• Secure storage. Data — and especially sensitive information — is protected from unauthorized access using hardware and sofware solutions including cabling, input/output (I/O) connectivity and storage technologies like flash and disk drives.
    • Secure platform/Infrastructure as a Service. IaaS is a cloud service that provides on-demand computing on a pay-as-you-go basis. The supplier provides and manages the infrastructure. Users install, configure and manage their sofware.
    • Domain name system (DNS)/dynamic host configuration protocol (DHCP)/IP address management (IPAM). DNS translates the names of websites into IP addresses and looks up existing addresses. DHCP assigns IP addresses to specific computers. IPAM is embedded in computer sofware for purposes of planning and managing IP addresses and related resources.
    • Network visualization/container security. Containers are standardized units of sofware that “package” code and code dependencies to enable applications to run reliably in multiple computing environments and support compliance requirements.
    • Email security. The most common attack vector for initial infiltration, email security is improved through solutions such as anti-spam and filtering malicious emails, attachments and URLs.
    • Deception. A data center security layer, deception technology generates traps or decoys that appear as real technology. When an attacker reaches a trap or decoy connected to data, applications, hardware or networks, administrators are alerted.

    Endpoint security consists of identifying, securing and managing devices connected to a network. Endpoints include desktops, mobile devices, point-of-sale devices, wearables, printers, cloud-based applications or servers and Internet of Things (IoT) devices and sensors. Security controls, which increasingly incorporate machine learning, include authentication, antivirus, antimalware, antispyware, firewalls and reputation scoring. Subsets of endpoint

    • Endpoint protection suite. These solutions go beyond basic endpoint protection like antivirus so!ware by integrating multiple layers of defense into a suite or platform that can be managed centrally. Capabilities may include integration of security policies, rule setting, response settings, firewall, automated patch management, content blocks, malware tracking, whitelist databases and scanning software.
    • Endpoint detection and response (EDR). EDR solutions collect endpoint data during real-time monitoring. Security analysts use the data to conduct investigations or to engage in threat hunting to find anomalies, which they can triage immediately. Defensive tactics may include stopping an attack, isolating compromised systems and eradicating threats.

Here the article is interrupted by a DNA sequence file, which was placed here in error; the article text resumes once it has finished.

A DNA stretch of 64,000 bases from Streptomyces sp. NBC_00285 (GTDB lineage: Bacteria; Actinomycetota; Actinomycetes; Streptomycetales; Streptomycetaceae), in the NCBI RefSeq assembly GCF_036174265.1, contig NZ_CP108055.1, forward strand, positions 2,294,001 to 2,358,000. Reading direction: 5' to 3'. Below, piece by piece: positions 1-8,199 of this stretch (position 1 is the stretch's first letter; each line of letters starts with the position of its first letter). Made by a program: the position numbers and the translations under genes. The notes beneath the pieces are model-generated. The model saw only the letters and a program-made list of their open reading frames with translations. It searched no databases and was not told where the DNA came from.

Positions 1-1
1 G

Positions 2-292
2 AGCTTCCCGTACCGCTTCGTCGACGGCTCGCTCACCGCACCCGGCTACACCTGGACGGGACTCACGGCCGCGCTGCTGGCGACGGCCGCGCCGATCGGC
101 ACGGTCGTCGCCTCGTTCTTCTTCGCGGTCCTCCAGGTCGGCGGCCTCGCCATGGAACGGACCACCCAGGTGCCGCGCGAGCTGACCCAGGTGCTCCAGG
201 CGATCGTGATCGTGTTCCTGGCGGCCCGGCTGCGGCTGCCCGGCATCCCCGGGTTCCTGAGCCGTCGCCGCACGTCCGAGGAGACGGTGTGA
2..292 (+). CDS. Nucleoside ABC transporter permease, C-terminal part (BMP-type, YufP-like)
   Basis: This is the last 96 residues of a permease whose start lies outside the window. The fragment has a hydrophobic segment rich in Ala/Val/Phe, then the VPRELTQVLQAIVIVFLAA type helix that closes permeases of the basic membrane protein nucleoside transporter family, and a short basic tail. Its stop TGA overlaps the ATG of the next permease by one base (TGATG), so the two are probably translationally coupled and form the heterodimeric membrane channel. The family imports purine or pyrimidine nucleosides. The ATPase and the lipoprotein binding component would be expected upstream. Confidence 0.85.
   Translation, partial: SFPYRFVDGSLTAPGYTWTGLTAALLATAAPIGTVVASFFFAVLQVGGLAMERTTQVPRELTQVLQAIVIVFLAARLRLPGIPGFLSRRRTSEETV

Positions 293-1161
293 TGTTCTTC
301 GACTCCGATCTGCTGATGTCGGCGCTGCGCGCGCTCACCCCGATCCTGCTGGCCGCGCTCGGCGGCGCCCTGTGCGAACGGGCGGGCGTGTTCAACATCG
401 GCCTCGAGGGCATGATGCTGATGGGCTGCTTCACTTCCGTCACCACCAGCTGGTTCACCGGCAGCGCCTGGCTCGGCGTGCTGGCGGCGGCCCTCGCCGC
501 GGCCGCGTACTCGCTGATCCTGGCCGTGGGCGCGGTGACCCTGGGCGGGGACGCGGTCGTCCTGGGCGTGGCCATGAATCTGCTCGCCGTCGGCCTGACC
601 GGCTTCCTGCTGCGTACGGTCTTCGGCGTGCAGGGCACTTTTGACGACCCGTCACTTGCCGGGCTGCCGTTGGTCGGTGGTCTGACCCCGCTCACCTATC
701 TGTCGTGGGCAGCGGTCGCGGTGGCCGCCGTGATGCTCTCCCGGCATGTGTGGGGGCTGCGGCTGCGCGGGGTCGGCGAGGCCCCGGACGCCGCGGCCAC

• Application control. Application control helps protect servers and applications by allowing known, trusted (whitelisted) software to run through network endpoints. Some solutions also block known, untrusted (blacklisted) applications.
    • Host intrusion prevention system (IPS). An IPS monitors network traffic to detect and prevent exploits that take advantage of vulnerabilities. Solutions may cover both physical and virtual networks and offer capabilities such as blocking IP addresses, excluding hosts and detecting port scans.
    • Secure desktop. Physical, virtual and cloud desktops are secured by various strategies that reduce the risk of a compromised desktop infecting other desktops. Solutions may include full endpoint monitoring, migration tools, endpoint hygiene and secure payment systems.

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    Digital transformation relies heavily on cloud services. Companies should proactively implement their own cloud security, regardless of each cloud provider’s security controls.

    Cloud Application Security

    Applications that operate in the cloud require rigorous security to supplement the security controls of cloud providers. The first step is discovering cloud use, including shadow IT, then imposing data protection and threat protection strategies. Security controls may include scanning to detect vulnerabilities, scoring and ranking applications, identity and access management, policy enforcement, firewalls and application security testing. Subsets of cloud application security.

    • Cloud access security broker (CASB). CASB software sits between the users of cloud services and cloud service providers, either on-premises or in the cloud. It enforces enterprise security policies such as authentication, authorization, encryption and tokenization.
    • Micro-segmentation. This technique enhances network security by allowing organizations to secure individual workloads and limit the efforts of threat actors who attempt to move laterally. • Web application firewall (WAF). This customizable software monitors, filters and blocks malicious web traffic before it reaches the server.
    • Managed services. Managed services can protect applications in on-premises and private, public and hybrid clouds. They help organizations keep up with the latest cybersecurity capabilities on an OpEx basis.